The town of Vysoké nad Jizerou this week marked the 150th anniversary of the birth of notable Czech politician Karel Kramář. As an MP within the Austro-Hungarian Empire, Kramář fought for Czech national interests, leading to his arrest for treason by the Austrian authorities during World War I. He was tried and sentenced to death, galvanising Czech public opinion, and although the sentence was reduced to imprisonment, Kramář became a national hero. Eventually he was released as part of a general political amnesty in 1917. The flood of support pushed
Czechoslovakia was one of the first victims of the Nazis, with the march into the Sudetenland in I938 followed by the occupation of the rest of the country in March 1939 and an increasingly oppressive regime for most of the population. The backlash at the end of WWII was harsh and violent. And that backlash against the Nazi occupiers, Sudeten Germans and Czechs believed to have collaborated in some way is the subject of US historian Benjamin Frommer’s book “National Cleansing: Retribution against Nazi Collaborators in Postwar Czechoslovakia.”
The Czechoslovak legions occupy an almost legendary place in Czech history. They comprise the armed forces that fought during and after World War I on the allied side in pursuit of an independent Czechoslovakia. The biggest force, and most potent myths, centre on the Russian force, which became embroiled in the civil war, spending three years and travelling thousands of miles before returning home. We look at the myths and facts about their exploits.
Sixty-five years ago on August 2, the Czechoslovak president Edvard Beneš published the Beneš decrees, one of the most important and most controversial chapters in Czech history. The Beneš decrees declared that German and Hungarian minorities living in Czechoslovakia were to be stripped of their Czechoslovak citizenship if they had acquired German or Hungarian citizenship. Historians believe that those decrees furnished the basis for the expulsion of some three million Germans and 80,000 Hungarians from Czechoslovak lands in the 1940s. After the Velvet Revolution, the Beneš decrees became a frequent topic of discussion in Czech-German and Czech-Austrian relations. In 1997, the Czech Republic and Germany signed the Czech-German declaration of mutual relations. Both countries apologized for the wrong they had done and pledged to respect each others’ legitimacy.
The name Jaroslav Preiss does not create many ripples when it is thrown out today. Perhaps one Czech in a hundred could identify who he was. But at the birth of Czechoslovakia and in the 1920s and 1930s, Preiss was an economic and business colossus and contributed to making the country into a major industrial player between the wars. Chris Johnstone looks at the life of the controversial figure.
A statue commemorating Czechoslovakia’s second president, Edvard Beneš, was unveiled in Brno on Saturday, in front of Masaryk University’s law faculty. The ceremony took place with around 500 people in attendance; Brno’s mayor, Roman Onderka, called Mr Beneš one of the most important figures in Czechoslovak history. The sculpture is a copy of a statue by Karel Dvořák which stands in front of Prague’s Černín Palace, the seat of the Foreign Ministry. The copy cost 1.6 million crowns to produce. The project was long sought by members of the community of Czechoslovak legionaries, as well as the Association of Czechoslovak Aviators 1938-1945.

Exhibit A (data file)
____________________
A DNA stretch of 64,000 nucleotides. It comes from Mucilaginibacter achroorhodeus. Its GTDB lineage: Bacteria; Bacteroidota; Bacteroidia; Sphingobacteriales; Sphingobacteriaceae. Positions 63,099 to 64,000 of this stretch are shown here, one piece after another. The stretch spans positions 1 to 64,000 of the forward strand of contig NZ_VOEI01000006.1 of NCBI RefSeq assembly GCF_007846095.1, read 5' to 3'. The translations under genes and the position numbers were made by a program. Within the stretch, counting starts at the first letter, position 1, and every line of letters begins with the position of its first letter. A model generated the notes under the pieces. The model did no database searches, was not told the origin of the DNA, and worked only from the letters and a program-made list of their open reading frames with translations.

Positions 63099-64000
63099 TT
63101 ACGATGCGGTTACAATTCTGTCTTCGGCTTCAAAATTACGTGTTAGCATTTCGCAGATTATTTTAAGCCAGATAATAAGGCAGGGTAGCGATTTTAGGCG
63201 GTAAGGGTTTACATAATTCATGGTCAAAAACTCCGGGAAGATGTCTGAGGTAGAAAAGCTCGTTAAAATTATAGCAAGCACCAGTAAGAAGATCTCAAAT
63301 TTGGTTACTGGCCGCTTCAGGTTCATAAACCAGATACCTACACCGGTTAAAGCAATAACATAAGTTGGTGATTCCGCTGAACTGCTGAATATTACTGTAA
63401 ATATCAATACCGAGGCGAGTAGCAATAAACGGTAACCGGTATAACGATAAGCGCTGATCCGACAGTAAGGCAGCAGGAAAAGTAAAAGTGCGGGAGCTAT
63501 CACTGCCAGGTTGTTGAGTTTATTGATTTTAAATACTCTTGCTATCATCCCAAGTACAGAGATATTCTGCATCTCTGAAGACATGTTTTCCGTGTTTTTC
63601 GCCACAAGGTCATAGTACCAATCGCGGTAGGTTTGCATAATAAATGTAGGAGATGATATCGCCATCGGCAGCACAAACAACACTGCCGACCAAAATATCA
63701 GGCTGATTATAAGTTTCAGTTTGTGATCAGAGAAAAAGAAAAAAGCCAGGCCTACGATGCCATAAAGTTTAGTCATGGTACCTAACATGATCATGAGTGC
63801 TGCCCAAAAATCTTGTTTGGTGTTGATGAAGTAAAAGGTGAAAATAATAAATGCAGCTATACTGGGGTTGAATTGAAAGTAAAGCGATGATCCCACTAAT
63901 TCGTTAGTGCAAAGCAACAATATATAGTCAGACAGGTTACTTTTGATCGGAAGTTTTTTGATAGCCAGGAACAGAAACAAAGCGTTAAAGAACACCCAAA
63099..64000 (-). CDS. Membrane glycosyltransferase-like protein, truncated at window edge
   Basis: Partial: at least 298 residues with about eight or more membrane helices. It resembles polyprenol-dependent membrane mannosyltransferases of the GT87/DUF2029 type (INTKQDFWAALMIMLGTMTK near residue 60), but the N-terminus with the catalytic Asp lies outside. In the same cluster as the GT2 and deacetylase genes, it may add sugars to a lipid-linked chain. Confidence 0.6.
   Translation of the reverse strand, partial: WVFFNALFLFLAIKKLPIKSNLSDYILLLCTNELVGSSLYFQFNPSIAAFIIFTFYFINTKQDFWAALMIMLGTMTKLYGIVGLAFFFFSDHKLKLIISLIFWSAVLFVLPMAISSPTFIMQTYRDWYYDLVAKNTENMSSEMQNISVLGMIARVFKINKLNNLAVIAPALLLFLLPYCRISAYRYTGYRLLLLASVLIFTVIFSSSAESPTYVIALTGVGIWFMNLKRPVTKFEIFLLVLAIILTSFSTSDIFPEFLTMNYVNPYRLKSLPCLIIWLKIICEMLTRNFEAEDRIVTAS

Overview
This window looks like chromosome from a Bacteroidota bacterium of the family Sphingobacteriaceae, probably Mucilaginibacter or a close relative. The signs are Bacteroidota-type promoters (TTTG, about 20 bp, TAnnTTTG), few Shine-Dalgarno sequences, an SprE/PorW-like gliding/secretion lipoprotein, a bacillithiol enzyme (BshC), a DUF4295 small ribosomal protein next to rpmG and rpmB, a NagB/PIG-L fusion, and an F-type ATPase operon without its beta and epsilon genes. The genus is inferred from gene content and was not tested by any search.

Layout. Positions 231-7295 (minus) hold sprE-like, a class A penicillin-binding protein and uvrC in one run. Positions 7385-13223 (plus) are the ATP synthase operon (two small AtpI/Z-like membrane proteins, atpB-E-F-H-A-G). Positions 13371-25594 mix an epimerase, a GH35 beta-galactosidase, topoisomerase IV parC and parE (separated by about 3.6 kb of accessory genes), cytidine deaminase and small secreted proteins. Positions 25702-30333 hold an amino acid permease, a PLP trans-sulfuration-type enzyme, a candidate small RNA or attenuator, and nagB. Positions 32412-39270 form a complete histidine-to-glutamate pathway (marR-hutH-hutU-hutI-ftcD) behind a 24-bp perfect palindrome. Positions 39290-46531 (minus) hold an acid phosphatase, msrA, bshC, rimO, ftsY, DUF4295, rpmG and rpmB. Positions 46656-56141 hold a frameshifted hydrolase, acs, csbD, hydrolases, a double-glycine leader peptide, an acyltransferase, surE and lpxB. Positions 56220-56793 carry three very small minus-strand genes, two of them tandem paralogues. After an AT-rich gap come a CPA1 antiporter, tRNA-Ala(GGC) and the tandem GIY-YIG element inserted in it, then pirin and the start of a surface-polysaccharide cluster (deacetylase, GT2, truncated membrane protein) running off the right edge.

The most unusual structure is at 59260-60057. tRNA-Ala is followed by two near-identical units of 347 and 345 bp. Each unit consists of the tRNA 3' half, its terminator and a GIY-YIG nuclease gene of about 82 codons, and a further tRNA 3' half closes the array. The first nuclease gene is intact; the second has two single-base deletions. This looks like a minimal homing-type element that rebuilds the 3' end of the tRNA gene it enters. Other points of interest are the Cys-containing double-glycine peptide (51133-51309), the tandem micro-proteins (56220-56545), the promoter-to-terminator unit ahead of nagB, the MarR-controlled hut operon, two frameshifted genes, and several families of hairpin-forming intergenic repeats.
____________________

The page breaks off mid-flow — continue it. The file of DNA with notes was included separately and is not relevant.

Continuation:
Last weekend Czechs marked the 160th anniversary of the birth of the co-founder of Czechoslovakia and the country’s first president T.G. Masaryk. Although Czechs fondly refer to him as “tatíček Masaryk” or papa Masaryk, there is no doubt at all that they have enormous respect for the statesman and philosopher who in 1918 laid the founding stone of a new state and gave Czechs and Slovaks their first lessons in democracy.
Czechs have been marking the 160th anniversary of the birth of
Czechoslovakia’s co-founder and first president T.G. Masaryk. After a
commemorative ceremony at his graveside in Lány on Saturday, the focus
on Sunday moved to president Masaryk’s birthplace Hodonín, in south
The celebrations started at the local railway station on Sunday morning
with the arrival of a historic steam-powered train once used by the
country’s first president, complete with his original salon car. Outdoor
celebrations on the town’s main square saw children release dozens of
blue-red-and-white balloons, the Czech Republic’s national colours.
Masaryk’s Museum in Hodonín has planned a special evening devoted to
life and legacy of the most respected Czech politician ever.
Earlier this week an exhibition dedicated to Masaryk’s life and work opened at Prague Castle and people also had a chance to visit the Masaryk Library at Prague Castle which is normally closed to the public.
Czechs are marking the 160th anniversary of the birth of Czechoslovakia’s co-founder and first president T.G. Masaryk. On Saturday a crowd of several hundred people attended a commemorative ceremony at his graveside in Lany cemetery and later in the day a bronze equestrian statue of the country’s first president was unveiled outside the T.G. Masaryk Museum in Lany. Masaryk’s birthplace Hodonin, in south Moravia, is planning a whole day of events to celebrate the anniversary on Sunday. Earlier this week an exhibition dedicated to Masaryk’s life and work opened at Prague Castle.
This Sunday, March 7, marks the 160th anniversary of the birth of one of the absolute giants of Czech history, Tomáš Garrigue Masaryk. The founder of Czechoslovakia and the state’s first president was born in Hodonín, and the south Moravian town is currently gearing up to celebrate the anniversary. To find out exactly how Hodonín will be honouring Masaryk on Sunday, I spoke to town hall spokesperson Petra Kotásková.
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